Cléo – Pinball Machine

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A song which leaps through ears with all the energy and excitement of a carnival, Pinball Machine is one of those singles which simply gets under the skin. The new release from rock popper Cléo, the track with its tenacious punk like character and full on fun attitude is not necessarily a brand new adventure for the pop world but certainly makes for an enjoyable and captivating escapade.

Cléo is a Brazilian bred singer/songwriter/ actress/dancer who now resides in London. The list of inspirations on her creativity and music is long and includes the likes of Madonna, Cyndi Lauper, No Doubt, Pat Benatar, Britney Spears, Spice Girls, Green Day, Foo Fighters, and Linkin Park. These are flavours at times openly colouring her shapely sound but equally, and certainly with Pinball Machine, Cléo has her own rich vein of distinctive creativity lighting up her music too. 2013 saw the release of the extremely well-received Unlucky Girl EP, an encounter converting more fans, media, and pre-assuming critics to the visually and aurally vibrant presence of Cléo. Now Pinball Machine is poised to stir up ears and attention once again and such its charismatic and mischievous enterprise, it is hard to imagine it luring a new rush of interest.

Cléo is the initial temptation in the single, her raucous call the spark to short choppy riffs, jabbing beats, and a thickly provocative bassline. It is a potent coaxing with a great almost predatory nature to it, an edge leading ears and appetite into the swiftly looming frisky chorus where harmony soaked vocals and melodies bounce with energetic eagerness.

As it continues to flirt with its more shadowy side as well as magnetic festivity there is that constant, almost Gwen Stefani like, familiarity to the song yet tempering that, Pinball Machine offers subtle twists of attitude and latent aggression which turns the offering into something personal and invitingly individual to Cléo. Quite simply Pinball Machine is a persistently alluring proposition from a lady we can expect to hear much more of in the future.

Pinball Machine is available now @ https://itunes.apple.com/gb/album/pinball-machine-single/id959356901#

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RingMaster 01/03/2015

Copyright RingMaster: MyFreeCopyright

Listen to the best independent music and artists on The RingMaster Review Radio Show and The Bone Orchard on Reputation Radio @ http://reputationradio.yooco.org/

 

 

Sara Lowes – The Joy Of Waiting

Photo Credit Emily Dennison

Photo Credit Emily Dennison

There is no other way of saying it, the voice of Sara Lowes is sheer mesmerism, an inescapable siren drawing the listener into adventures which musically transfixes ears and imagination just as potently. Her new album The Joy Of Waiting, is complete evidence of the fact, basking in these bewitching elements and in turn immersing the listener in charming and imaginatively charmed embraces. The successor to her acclaimed debut Back To Creation of 2011, The Joy Of Waiting is a quite simply a soul mate for anyone with a taste of melodic and harmonic alchemy.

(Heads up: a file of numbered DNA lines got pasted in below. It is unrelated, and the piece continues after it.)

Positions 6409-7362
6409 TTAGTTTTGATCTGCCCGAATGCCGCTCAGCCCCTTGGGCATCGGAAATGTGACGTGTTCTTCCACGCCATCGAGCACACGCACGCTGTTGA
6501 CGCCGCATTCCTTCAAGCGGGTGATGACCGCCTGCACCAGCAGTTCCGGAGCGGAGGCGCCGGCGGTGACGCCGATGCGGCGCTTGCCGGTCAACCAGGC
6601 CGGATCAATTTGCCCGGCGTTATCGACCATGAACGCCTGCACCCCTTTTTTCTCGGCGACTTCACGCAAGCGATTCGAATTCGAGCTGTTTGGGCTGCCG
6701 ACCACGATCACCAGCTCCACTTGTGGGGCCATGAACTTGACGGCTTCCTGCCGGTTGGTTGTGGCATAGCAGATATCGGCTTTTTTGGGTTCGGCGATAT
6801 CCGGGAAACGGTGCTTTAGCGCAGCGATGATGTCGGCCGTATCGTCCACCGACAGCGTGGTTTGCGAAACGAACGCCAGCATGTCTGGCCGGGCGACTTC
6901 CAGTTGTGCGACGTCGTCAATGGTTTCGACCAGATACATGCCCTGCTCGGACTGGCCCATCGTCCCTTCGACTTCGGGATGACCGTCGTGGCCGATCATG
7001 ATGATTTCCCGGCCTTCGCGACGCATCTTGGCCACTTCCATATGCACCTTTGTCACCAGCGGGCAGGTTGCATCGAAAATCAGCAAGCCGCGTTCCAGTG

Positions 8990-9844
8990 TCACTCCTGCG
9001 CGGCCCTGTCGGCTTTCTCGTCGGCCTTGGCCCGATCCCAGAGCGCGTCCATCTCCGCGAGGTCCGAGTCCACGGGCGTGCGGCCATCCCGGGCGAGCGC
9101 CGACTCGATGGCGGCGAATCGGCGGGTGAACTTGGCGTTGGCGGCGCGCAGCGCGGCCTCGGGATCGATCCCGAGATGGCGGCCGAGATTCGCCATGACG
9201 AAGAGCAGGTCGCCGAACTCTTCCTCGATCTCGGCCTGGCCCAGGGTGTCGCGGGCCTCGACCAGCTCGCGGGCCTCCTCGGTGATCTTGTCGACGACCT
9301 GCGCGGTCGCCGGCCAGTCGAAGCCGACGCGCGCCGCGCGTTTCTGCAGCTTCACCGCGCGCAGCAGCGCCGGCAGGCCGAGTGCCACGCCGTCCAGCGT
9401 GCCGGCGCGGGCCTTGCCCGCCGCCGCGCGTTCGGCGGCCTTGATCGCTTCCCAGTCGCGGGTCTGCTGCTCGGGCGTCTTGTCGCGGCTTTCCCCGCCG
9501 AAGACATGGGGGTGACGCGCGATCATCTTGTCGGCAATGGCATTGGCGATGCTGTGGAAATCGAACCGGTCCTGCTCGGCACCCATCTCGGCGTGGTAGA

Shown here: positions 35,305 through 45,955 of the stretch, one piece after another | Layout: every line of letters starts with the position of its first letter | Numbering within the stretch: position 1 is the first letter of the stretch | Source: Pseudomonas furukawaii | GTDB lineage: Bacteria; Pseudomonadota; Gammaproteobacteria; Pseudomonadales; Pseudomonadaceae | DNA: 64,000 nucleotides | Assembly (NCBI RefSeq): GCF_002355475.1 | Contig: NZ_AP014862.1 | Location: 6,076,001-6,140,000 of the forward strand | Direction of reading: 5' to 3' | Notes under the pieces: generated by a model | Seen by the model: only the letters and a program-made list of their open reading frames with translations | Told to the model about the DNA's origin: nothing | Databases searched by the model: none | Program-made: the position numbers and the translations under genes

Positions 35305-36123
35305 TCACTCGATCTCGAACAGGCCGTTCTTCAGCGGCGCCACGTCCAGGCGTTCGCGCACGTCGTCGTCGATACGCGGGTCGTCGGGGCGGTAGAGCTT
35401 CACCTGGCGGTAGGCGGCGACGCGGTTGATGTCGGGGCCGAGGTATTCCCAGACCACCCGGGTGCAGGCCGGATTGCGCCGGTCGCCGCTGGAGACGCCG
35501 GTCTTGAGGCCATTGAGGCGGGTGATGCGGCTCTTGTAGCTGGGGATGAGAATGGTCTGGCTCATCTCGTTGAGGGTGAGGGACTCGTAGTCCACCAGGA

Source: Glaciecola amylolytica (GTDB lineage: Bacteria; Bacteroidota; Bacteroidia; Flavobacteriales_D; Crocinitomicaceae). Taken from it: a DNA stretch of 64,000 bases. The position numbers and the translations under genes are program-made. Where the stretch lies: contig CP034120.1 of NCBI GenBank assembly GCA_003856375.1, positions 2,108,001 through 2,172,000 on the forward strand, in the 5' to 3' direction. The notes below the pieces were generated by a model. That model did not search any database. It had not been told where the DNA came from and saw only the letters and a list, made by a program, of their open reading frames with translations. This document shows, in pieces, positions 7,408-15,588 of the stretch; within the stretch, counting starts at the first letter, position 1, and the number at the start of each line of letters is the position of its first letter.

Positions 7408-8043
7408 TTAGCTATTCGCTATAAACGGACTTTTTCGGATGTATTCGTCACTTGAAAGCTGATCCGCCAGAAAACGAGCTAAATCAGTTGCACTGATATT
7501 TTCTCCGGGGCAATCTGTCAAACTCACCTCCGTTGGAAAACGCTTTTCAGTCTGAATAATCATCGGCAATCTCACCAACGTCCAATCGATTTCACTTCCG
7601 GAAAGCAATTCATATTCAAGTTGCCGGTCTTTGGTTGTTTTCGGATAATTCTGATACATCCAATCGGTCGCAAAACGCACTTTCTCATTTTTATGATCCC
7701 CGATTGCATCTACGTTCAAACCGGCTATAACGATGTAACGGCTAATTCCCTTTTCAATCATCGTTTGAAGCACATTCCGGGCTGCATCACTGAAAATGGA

Based in Manchester and North East bred, Lowes is the keyboardist in The Earlies and has working with the likes of Daniel Johnston, King Creosote, Jens Lakeman, Jim Noir, Jesca Hoop, and Dawn Landes on her CV. Her music draws on a diverse maze of flavours and styles, classically bred arrangements entwining and invigorating essences from progressive rock to pop, jazz to seventies psychedelia, and more besides. First album Back To Creation, as mentioned drew potent praise and support which The Joy Of Waiting can only emulate and reap greater rewards upon itself. Inspired by J.B Priestley, with a track using his name as a title, and looking at “observations on our perplexing relationships with time”, the lady’s new full-length is a spell of beauty and evocative reflections, and quite breath-taking.

The album’s title track starts things off and immediately is flirting with gypsy folk like strings which swirl provocatively around ears and emotions, their colourful expression joined by just as picturesque keys and melodies. There is a baroque like scent to the piece of music too, an older drama which wraps around the more fiery and sultry climate which emerges as the song continues revealing its heated landscape. Eventually the song drifts away and within a swift taking of a breath, the album swings straight back as Most Things and a riveting pop contagion which is soon dancing with the compelling tones of Lowes its puppeteer. The track is a ridiculously infectious kiss, a quite magnificent encounter courting sixties beat pop vivacity as fizzy tendrils of carnival-esque keys sport a creativity which reminds of The Stranglers Dave Greenfield.

Lowes has a voice which is hard to compare to another, though on the first songs and a few others tracks, she bears a resemblance to Brighton singer songwriter Cate Ferris, the following new saralowes2single I Find You another blissful example. The song is a smoulder of thickly simmering melodies and enchanting harmonies over a great distortion kissed rhythmic tempting. Keys again bring psyche spinning enterprise to spice up the song’s enthralling canvas, whilst the ethereal radiance of voice and surrounding sweltering sounds merge like a mix of Solar Halos and The Capsules. It is pure creative majesty and has ears and appetite enslaved by the time it makes way for the courtly hug of JB Priestley. Lowes straight away has ears and pleasure cupped as orchestral spices back her sunny presence, the opening gentle lure a passage into a feistier but no less radiant stroll of warm jazz seeded pop catchiness. As across all songs, there is a tapestry of different flavours and styles colluding in their support of the vocals, each song as here, as unpredictable as it is immediately accessible and magnetic.